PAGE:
What Is It and How Do I Get Assigned?
The English Department begins advising majors in the department when they reach 60 hours. To join the department and to be assigned to an English Department advisor, students should contact the departmental Administrative Coordinator, Dr. Jim Kallerman, at email@example.com.
Before registering for classes, a student meets first with her academic advisor to discuss what courses she still needs to satisfy graduation requirements. Then, the student meets with her faculty mentor to ask to ask the less tangible, “big picture” questions about studying English.
What Does My Academic Advisor Do?
Your academic advisor is a professional who is trained in the details of all graduation requirements---departmental, college-wide, and university-wide. Your academic advisor ensures that the courses you want to take will move you toward your graduation. Advisors also know a good deal about electives that might be useful for an English major with your particular interests. They are knowledgeable about how paper and information flow throughout the University, so they are your best resource for getting answers to any questions you have related to your degree program. To make an advising appointment, go to https://sage.uga.edu/.
Why Do I Need a Mentor?
The purpose of the mentoring program is to promote contact between undergraduates and faculty members. For the student, the mentoring program is an opportunity to get to know, and to make yourself known to, at least one faculty member during the course of your studies in this department. This is important, since your mentor will not only offer useful advice about the English Department while you are here, but also can become a fruitful source of recommendation letters after you graduate. Most important, however, your relationship with your mentor has the potential to enrich your experience in the English Department by putting you in touch with someone who shares your passion for literature and learning.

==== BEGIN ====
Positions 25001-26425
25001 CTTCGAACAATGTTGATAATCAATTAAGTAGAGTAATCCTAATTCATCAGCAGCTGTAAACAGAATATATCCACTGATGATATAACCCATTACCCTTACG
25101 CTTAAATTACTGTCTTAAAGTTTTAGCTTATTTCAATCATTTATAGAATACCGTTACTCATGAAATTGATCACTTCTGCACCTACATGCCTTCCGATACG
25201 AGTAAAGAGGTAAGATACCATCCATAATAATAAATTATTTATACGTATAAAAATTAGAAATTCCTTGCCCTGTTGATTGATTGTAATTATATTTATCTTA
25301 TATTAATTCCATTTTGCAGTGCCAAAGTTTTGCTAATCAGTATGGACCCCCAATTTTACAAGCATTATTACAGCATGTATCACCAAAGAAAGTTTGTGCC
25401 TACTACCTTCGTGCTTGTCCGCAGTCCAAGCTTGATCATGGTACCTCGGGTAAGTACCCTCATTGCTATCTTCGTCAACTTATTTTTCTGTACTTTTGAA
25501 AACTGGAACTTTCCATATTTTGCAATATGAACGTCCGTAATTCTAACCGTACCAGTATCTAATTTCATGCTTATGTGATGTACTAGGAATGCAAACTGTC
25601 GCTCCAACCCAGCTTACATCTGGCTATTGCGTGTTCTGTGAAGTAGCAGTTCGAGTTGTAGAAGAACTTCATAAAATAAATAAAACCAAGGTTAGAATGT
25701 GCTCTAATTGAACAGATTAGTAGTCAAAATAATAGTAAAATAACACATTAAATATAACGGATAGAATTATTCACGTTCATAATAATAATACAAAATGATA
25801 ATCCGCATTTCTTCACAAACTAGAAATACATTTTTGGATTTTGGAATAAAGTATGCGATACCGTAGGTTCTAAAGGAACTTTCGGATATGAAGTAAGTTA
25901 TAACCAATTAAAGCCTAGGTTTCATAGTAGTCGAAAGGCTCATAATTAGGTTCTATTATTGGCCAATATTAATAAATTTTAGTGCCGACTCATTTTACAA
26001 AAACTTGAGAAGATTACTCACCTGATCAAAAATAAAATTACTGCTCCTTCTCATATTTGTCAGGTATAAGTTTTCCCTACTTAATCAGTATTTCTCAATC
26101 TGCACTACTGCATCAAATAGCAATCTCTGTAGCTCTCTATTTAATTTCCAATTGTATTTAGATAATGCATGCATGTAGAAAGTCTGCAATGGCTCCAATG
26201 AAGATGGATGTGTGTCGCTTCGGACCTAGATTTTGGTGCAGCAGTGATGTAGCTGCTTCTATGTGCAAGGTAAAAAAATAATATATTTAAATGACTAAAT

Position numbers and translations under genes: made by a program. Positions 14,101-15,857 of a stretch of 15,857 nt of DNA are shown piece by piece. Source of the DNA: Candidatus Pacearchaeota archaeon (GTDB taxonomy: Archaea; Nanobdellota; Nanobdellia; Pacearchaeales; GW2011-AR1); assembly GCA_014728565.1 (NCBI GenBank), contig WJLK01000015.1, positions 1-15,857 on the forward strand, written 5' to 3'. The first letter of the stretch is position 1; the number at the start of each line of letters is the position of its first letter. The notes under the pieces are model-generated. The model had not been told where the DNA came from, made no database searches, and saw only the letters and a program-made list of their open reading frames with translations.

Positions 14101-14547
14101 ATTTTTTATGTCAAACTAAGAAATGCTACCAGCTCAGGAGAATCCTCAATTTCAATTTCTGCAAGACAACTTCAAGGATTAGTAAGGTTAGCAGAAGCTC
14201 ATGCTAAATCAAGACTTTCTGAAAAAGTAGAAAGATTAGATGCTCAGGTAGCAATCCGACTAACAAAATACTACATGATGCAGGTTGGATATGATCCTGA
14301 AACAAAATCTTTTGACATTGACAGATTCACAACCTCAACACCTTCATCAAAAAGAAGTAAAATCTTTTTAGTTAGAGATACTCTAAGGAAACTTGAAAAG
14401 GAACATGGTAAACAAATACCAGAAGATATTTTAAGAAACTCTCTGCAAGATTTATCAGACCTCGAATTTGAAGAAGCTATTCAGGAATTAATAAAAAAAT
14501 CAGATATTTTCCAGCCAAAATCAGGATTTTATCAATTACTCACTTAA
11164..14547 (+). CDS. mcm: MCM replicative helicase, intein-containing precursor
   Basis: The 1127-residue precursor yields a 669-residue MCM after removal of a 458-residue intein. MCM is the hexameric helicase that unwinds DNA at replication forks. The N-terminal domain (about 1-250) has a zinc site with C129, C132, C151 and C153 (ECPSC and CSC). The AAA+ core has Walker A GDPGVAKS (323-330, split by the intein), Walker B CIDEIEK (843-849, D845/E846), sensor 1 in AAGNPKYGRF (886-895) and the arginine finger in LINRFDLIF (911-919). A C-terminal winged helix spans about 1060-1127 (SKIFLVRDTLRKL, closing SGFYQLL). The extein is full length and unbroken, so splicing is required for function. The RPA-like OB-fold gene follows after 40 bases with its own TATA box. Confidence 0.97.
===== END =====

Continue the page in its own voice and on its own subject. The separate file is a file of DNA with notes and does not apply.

What Do I Talk To My Mentor About?
Before meeting with your mentor for the first time, take a few moments to read his or her bio in the departmental directory. This will tell you a good deal about that person's research interests and professional activities. Many faculty members also have websites linked from their directory pages that will reveal even more about their interests. At your meeting, begin by telling your mentor about yourself. Why did you choose an English major? What are your favorite books? What are your other interests? Mentors are also rich sources of information about the Department -- which courses are being offered next term, which faculty members share some of your interests, what sequences of courses might be fruitful in light of your interests. If you spend some time reviewing course offerings for the upcoming term before your meeting, you will be able to ask questions about particular courses and the people who teach them. Mentors can also answer questions about graduate school and make recommendations about courses to take in preparation for various graduate degree programs. They can also offer advice about how to turn a strong undergraduate project into a larger research project.